The tradition of Houston Christian School grads giving Bibles to incoming kindergarten students will take place this year, but outdoors and in a modified fashion. (File photo)
Houston Christian School grad day is June 24

Grads themselves have set tone for the day, says teacher

Scott Richmond will be starting as the new vice principal for HSS and TSE. (Submitted/Houston Today)
Houston gets a new vice principal

Scott Richmond takes over from Dwayne Anderson who moved to Smithers

A Pacific Salmon Foundation grant of $3,000 is going towards the tree plantations. (Cindy Verbeek photo/Houston Today)
550 trees planted in Houston through A Rocha

Houston Christian School students and volunteers help with the tree planting

Currently the Houston station has 16 paramedics, two ambulances and one community paramedic vehicle. (File photo)
Retirement of longtime paramedics worries Houston community

“No loss of service,” assures BC Emergency Health Services

Marco Mendicino, Minister of Immigration, Refugees and Citizenship during a press conference in Ottawa on Thursday, May 13, 2021. THE CANADIAN PRESS/Sean Kilpatrick
Canada to welcome 45,000 refugees this year, says immigration minister

Canada plans to increase persons admitted from 23,500 to 45,000 and expedite permanent residency applications

Emily Steele holds up a collage of her son, 16-year-old Elijah-Iain Beauregard who was stabbed and killed in June 2019, outside of Kelowna Law Courts on June 18. (Aaron Hemens/Capital News)
Kelowna woman who fatally stabbed teen facing up to 1.5 years of jail time

Her jail sentence would be followed by an additional one to 1.5 years of supervision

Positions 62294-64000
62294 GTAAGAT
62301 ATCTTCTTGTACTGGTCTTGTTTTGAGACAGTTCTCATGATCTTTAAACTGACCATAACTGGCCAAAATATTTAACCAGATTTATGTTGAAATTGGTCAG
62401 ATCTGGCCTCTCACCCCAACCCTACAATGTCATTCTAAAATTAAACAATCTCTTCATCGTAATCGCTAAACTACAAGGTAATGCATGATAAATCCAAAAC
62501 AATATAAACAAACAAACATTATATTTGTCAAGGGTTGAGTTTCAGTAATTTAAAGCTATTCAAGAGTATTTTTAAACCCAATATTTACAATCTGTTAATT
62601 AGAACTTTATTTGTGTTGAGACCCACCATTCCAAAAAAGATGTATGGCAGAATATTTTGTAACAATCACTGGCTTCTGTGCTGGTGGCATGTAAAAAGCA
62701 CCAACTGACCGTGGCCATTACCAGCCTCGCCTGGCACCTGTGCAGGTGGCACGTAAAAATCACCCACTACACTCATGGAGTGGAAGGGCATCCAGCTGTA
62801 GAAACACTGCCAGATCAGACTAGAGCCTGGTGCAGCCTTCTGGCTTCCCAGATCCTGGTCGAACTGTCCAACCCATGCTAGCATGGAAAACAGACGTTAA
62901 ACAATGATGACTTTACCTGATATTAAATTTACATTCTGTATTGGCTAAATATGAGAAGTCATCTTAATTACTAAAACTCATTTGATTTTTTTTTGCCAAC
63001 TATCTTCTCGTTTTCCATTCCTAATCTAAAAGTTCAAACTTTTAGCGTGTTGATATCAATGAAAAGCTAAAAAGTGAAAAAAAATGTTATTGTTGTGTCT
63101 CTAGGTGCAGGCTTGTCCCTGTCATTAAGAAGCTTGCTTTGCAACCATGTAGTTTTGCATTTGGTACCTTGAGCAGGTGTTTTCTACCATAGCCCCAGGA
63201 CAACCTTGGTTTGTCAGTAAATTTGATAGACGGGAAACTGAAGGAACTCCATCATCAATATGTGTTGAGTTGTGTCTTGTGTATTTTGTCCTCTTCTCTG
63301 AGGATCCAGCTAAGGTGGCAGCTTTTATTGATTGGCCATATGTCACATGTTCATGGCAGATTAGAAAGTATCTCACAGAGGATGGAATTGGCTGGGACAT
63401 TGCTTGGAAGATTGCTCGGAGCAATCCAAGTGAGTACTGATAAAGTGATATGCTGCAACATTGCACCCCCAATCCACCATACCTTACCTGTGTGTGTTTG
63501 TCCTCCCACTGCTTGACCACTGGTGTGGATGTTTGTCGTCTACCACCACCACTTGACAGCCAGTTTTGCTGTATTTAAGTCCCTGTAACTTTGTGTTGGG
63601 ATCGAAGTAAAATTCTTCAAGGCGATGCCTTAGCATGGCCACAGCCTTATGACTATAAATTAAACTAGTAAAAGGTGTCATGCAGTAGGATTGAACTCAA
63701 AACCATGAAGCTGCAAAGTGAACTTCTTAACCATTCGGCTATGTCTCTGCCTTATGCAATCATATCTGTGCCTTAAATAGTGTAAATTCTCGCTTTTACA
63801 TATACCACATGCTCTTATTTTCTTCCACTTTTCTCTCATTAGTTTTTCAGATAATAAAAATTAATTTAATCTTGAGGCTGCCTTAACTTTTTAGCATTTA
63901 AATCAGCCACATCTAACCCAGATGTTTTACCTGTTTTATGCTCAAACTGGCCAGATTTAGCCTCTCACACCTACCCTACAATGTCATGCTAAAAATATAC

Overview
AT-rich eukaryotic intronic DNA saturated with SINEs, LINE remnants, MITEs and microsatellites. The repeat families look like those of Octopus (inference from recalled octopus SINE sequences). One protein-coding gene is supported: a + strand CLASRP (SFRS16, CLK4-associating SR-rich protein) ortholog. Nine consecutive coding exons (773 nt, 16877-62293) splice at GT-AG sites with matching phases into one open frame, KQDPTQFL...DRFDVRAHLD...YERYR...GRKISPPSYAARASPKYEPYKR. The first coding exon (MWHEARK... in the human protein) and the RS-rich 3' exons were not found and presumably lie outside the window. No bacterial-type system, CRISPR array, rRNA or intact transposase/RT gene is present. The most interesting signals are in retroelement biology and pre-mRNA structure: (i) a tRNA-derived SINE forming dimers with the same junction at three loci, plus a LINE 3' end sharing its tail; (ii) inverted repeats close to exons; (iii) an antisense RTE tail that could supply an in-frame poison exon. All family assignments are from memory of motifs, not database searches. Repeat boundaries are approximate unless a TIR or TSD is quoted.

Cpl. Scott MacLeod and Police Service Dog Jago. Jago was killed in the line of duty on Thursday, June 17. (RCMP)
Abbotsford police, RCMP grieve 4-year-old service dog killed in line of duty

Jago killed by armed suspect during ‘high-risk’ incident in Alberta

The George Road wildfire near Lytton, B.C., has grown to 250 hectares. (BC Wildfire Service)
B.C. drone sighting halts helicopters fighting 250 hectares of wildfire

‘If a drone collides with firefighting aircraft the consequences could be deadly,’ says BC Wildfire Service

A dose of the Pfizer-BioNTech COVID-19 vaccine is pictured at a vaccination site in Vancouver Thursday, March 11, 2021. THE CANADIAN PRESS/Jonathan Hayward
NACI advice to mix vaccines gets varied reaction from AstraZeneca double-dosers

NACI recommends an mRNA vaccine for all Canadians receiving a second dose of a COVID-19 vaccine

A aerial view shows the debris going into Quesnel Lake caused by a tailings pond breach near the town of Likely, B.C., Tuesday, Aug. 5, 2014. THE CANADIAN PRESS/Jonathan Hayward
Updated tailings code after Mount Polley an improvement: B.C. mines auditor

British Columbia’s chief auditor of mines has found changes to the province’s requirements for tailings storage facilities

A North Vancouver man was arrested Friday and three police officers were injured after a 10-person broke out at English Bay on June 19, 2021. (Youtube/Screen grab)
Man arrested, 3 police injured during 10-person brawl at Vancouver beach

The arrest was captured on video by bystanders, many of whom heckled the officers as they struggled with the handcuffed man

Patrick O’Brien, a 75-year-old fisherman, went missing near Port Angeles Thursday evening. (Courtesy of U.S. Coast Guard)
Search for lost fisherman near Victoria suspended, U.S. Coast Guard says

The 75-year-old man was reported missing Thursday evening

Most Read